Family moving house sitting with a baby
Oliver Marquardt Family moving house sitting with a baby

Although it was common in much of the 19th and early 20th centuries, extended families living together became less so following the post-World War II baby boom. Now, due to a combination of economic, cultural, and social forces, a growing share of American households has three or more generations of the same family living under the same roof, reports Aaron Terrazas of Zillow Research. For the remodeling industry, this means that projects ahead will focus on making homes designed for homeowners taking in their aging parents.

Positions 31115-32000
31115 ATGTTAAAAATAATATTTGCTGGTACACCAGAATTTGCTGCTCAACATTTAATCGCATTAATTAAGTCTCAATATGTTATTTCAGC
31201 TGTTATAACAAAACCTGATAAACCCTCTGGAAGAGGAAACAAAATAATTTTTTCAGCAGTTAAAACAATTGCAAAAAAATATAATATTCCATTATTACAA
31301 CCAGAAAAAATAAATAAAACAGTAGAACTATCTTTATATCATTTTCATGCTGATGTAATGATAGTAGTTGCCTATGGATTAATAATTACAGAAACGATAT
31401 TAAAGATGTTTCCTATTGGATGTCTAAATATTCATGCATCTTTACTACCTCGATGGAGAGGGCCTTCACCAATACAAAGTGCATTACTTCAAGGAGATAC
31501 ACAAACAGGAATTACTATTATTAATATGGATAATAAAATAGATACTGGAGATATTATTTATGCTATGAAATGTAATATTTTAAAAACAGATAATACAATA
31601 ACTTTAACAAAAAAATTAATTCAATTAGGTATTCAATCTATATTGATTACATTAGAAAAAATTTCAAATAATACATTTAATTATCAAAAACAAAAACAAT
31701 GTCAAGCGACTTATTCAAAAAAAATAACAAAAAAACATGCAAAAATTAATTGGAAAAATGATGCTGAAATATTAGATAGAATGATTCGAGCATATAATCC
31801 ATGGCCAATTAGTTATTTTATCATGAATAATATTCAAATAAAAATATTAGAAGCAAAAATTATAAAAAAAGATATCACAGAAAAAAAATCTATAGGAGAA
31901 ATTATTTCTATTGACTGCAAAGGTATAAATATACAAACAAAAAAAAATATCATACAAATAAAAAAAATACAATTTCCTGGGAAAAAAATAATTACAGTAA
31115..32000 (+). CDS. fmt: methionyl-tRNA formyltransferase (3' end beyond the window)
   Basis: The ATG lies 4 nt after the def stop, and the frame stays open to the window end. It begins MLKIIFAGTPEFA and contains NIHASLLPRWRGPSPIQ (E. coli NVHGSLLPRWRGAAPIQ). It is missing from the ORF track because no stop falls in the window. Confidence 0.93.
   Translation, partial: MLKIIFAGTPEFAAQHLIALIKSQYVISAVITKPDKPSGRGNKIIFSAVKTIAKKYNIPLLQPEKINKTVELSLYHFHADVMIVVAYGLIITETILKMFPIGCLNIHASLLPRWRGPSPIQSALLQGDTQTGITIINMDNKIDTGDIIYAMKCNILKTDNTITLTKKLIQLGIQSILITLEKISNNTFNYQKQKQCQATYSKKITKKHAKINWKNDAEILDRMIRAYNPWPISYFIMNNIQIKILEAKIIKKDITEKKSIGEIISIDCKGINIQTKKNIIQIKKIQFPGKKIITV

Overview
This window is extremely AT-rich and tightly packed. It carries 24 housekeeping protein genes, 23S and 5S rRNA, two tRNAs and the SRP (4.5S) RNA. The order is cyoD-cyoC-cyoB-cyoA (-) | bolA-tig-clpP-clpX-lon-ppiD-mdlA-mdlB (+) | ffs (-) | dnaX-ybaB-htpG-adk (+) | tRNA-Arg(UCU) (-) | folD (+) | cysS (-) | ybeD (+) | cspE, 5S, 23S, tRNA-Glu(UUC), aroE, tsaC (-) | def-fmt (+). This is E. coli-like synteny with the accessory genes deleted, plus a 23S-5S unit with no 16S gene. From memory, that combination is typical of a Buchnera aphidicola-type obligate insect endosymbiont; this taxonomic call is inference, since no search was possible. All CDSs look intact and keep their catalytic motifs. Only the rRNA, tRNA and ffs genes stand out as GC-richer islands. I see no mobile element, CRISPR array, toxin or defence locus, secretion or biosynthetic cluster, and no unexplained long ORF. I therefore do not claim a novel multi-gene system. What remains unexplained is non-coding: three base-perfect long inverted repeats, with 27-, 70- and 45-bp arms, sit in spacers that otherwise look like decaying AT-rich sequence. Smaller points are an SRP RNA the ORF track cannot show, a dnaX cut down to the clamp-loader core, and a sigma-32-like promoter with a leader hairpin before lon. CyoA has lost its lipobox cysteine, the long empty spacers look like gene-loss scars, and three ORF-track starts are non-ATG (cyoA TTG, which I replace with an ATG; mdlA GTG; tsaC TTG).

In 2015, 3.2% of households were multigenerational, compared to 2.6% in 2006

Extended families are increasingly driven to live together in part as a way of easing housing affordability, and it is also a much more common phenomenon among rapidly growing Asian and Hispanic households.

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